So we’re still stuck with that borefest of a Saturday, with the worst gimmicky Q-format F1 ever had.

    1. Reverse grids are a stupid gimmick, certainly not worthy of Formula One. Only Claire Williams would be in favour, and even she couldn’t make that bad a decision.

      1. On the contrary, look at the statements being made by Loud Mouths at helm of Red Bull Racing. They are really pushing hard for this nonsense.

        1. The indication is that only one loudmouth, as you put it, was keen, with the other hating the idea.

        2. It’s time to bring out the link again:

  5. Graham (@guitargraham)
    2nd June 2020, 20:26

    in cost cutting times an idea that would have certainly led to more smashed carbon fibre was never a starter

    1. especially at the start of a 7 week run of 6 races @guitargraham!

  6. This are jokes… bring on the Sprinklers guys… old Berny knew what he was talking about.

    1. Unlike reverse grids, I actually quite liked the sprinkler idea. If the timing is randomly predetermined and the same (limited) information was available to everyone, why not?

      1. Yeah I never understood the outrage over the sprinkler idea. We all know changeable conditions make the best races. Yeah its artificial but so what? We have DRS I dont see the sprinkler idea being all that different.

        1. Exactly, they are both terrible ideas.

  7. Robert McKay
    2nd June 2020, 23:31

    I hope this not going through doesn’t mean they give up trying to find ways to make the second event in Austria or Britain or wherever more distinct. There must be other options that may be considered less gimmicky.

  8. You know what would shake things? If the drivers were to draw the car they drive from lucky dip each race. And their grid position was determined by their finishing position of the previous race.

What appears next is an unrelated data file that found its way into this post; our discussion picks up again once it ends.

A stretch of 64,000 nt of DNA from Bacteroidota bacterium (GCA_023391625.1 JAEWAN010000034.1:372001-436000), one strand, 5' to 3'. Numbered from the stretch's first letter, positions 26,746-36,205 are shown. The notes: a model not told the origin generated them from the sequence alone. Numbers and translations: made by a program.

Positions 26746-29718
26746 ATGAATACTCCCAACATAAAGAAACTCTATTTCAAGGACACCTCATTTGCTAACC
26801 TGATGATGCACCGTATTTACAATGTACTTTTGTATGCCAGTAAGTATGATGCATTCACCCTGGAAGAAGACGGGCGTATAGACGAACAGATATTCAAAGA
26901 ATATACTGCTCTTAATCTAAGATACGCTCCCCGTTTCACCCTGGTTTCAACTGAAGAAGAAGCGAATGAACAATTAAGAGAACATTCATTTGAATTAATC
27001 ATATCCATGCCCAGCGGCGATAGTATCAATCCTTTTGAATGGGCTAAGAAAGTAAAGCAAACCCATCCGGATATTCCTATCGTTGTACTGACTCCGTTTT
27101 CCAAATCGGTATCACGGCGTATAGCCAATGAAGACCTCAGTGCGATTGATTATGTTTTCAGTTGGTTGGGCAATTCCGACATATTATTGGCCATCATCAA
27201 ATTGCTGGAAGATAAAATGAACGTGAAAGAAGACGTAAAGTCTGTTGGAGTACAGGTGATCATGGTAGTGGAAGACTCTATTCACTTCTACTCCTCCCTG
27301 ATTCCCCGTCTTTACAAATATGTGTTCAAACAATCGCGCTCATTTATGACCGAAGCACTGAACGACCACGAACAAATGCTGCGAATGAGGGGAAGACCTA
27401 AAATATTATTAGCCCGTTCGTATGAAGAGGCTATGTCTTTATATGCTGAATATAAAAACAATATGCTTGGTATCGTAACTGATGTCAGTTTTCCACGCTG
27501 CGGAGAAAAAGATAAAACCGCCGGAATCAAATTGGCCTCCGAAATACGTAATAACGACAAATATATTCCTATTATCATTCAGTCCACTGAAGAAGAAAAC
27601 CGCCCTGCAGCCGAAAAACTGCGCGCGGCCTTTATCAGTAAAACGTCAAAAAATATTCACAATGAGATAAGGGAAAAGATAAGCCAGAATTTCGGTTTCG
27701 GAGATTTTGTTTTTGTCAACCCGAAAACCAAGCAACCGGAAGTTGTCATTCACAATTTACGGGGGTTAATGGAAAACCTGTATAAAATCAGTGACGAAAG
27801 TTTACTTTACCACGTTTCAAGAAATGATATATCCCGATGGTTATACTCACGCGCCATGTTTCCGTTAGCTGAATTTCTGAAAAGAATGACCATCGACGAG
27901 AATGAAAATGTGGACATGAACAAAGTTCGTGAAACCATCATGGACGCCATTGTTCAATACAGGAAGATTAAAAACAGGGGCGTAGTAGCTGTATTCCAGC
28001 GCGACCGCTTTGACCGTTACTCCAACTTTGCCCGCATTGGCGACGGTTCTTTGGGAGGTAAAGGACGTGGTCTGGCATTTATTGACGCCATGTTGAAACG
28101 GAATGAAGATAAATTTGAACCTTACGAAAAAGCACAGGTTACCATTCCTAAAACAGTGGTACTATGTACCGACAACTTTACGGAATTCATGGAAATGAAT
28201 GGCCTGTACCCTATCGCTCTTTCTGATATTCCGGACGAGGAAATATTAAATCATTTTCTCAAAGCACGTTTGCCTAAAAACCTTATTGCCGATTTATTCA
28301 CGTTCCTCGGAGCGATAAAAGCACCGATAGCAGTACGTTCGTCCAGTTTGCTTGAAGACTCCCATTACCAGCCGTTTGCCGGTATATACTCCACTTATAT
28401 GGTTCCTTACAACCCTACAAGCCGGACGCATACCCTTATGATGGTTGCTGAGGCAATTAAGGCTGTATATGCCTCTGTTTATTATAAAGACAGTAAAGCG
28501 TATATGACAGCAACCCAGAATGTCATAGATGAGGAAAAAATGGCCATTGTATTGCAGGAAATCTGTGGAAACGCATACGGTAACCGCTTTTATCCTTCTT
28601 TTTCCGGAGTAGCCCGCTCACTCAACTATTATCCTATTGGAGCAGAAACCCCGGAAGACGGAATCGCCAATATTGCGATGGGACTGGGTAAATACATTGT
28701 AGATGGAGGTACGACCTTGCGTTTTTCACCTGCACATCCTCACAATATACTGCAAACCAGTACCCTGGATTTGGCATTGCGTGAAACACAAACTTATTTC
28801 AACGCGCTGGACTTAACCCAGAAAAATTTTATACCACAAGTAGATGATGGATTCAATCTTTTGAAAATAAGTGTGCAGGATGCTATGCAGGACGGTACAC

9. Shame. While I don’t think I would like this in practice, the already compromised nature of the 2020 season makes it ripe for experimentation.

  10. Good news.

  11. Meh. Mercedes are spoiling the fun.

    They know their car will be good in quail and bad at overtaking.

    Naturally reverse grids would be a disaster for them.

    1. So all the drivers who called the idea stupid are now in the pay of Mercedes? Verstappen, for example, has been very vocal about how he hates the idea as an absurd and artificial gimmick that he sees as ruining the sport and turning it into something more akin to the sort of contrived show you see in wrestling – is he wrong to complain so much?

  12. Can’t wait for the next bits. Fanboost is almost a certainty and Activation Zones.

    Maybe they’ll allow for drivers to throw bombs of oil out of their cars into the path of pursuing cars.

    And mushrooms, giant mushrooms that sprout up in the middle of the track at random times.

  13. The sole reason Mercedes are against this test is that they are afraid that their drivers will have to perform across a wider platform in order to lift the prize. They are protecting their patch at the expense of all the others who are willing to give it a go. It may be a bummer but then again it may just be what is needed to break up the stranglehold by Mercedes. If they had an ounce of true competitive spirit they would welcome all aspects in order to provide proof of their excellence.

  14. I’m generally a traditionalist and quite skeptical of the sprint race/reverse grid option. OTOH, this would be the ideal time to give it a try. We can speculate all we want but I can see ways that it might work and I would love to have seen them experiment – I’d like to see F1 take a few more creative risks. If it doesn’t work, then scrap it.